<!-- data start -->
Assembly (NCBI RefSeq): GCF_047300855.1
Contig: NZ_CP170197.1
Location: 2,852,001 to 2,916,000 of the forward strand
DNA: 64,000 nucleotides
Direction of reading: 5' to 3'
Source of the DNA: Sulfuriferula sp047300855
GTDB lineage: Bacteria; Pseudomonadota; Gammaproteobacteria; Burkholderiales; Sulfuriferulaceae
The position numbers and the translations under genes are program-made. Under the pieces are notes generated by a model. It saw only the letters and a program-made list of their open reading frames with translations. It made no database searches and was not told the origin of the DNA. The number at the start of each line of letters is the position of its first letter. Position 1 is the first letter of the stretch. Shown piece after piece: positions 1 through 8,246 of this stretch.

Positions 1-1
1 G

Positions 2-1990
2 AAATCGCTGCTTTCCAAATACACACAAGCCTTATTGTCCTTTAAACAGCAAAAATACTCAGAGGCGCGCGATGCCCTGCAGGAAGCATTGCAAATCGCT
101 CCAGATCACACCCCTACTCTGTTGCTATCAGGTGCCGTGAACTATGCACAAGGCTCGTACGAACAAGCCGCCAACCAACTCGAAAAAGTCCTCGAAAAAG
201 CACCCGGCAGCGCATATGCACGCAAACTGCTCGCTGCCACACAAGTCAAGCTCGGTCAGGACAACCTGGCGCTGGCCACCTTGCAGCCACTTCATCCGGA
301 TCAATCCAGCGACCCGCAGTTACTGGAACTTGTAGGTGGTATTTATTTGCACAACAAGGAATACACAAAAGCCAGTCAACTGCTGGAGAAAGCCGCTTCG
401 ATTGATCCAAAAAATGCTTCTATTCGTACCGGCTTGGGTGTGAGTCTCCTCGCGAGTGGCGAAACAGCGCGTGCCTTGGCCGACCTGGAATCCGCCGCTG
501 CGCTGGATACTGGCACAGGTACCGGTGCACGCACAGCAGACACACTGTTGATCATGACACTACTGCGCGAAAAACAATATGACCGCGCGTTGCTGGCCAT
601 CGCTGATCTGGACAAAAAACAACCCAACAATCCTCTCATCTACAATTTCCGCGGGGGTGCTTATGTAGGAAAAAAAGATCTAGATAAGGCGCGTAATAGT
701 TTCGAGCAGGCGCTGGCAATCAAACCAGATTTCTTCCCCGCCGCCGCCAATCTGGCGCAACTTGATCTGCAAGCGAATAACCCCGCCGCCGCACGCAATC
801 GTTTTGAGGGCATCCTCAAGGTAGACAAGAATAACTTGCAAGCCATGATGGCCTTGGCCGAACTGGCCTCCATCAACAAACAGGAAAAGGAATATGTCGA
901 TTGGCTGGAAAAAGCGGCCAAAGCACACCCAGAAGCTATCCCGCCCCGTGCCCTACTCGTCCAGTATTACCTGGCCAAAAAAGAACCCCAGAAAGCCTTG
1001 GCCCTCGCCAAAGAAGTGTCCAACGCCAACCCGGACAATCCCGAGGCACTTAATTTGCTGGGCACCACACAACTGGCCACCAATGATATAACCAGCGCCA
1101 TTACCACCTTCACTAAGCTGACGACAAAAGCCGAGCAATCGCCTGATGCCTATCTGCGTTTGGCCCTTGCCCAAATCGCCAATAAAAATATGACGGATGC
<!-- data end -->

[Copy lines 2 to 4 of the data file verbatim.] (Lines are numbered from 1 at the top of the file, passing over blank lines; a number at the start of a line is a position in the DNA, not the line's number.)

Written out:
Contig: NZ_CP170197.1
Location: 2,852,001 to 2,916,000 of the forward strand
DNA: 64,000 nucleotides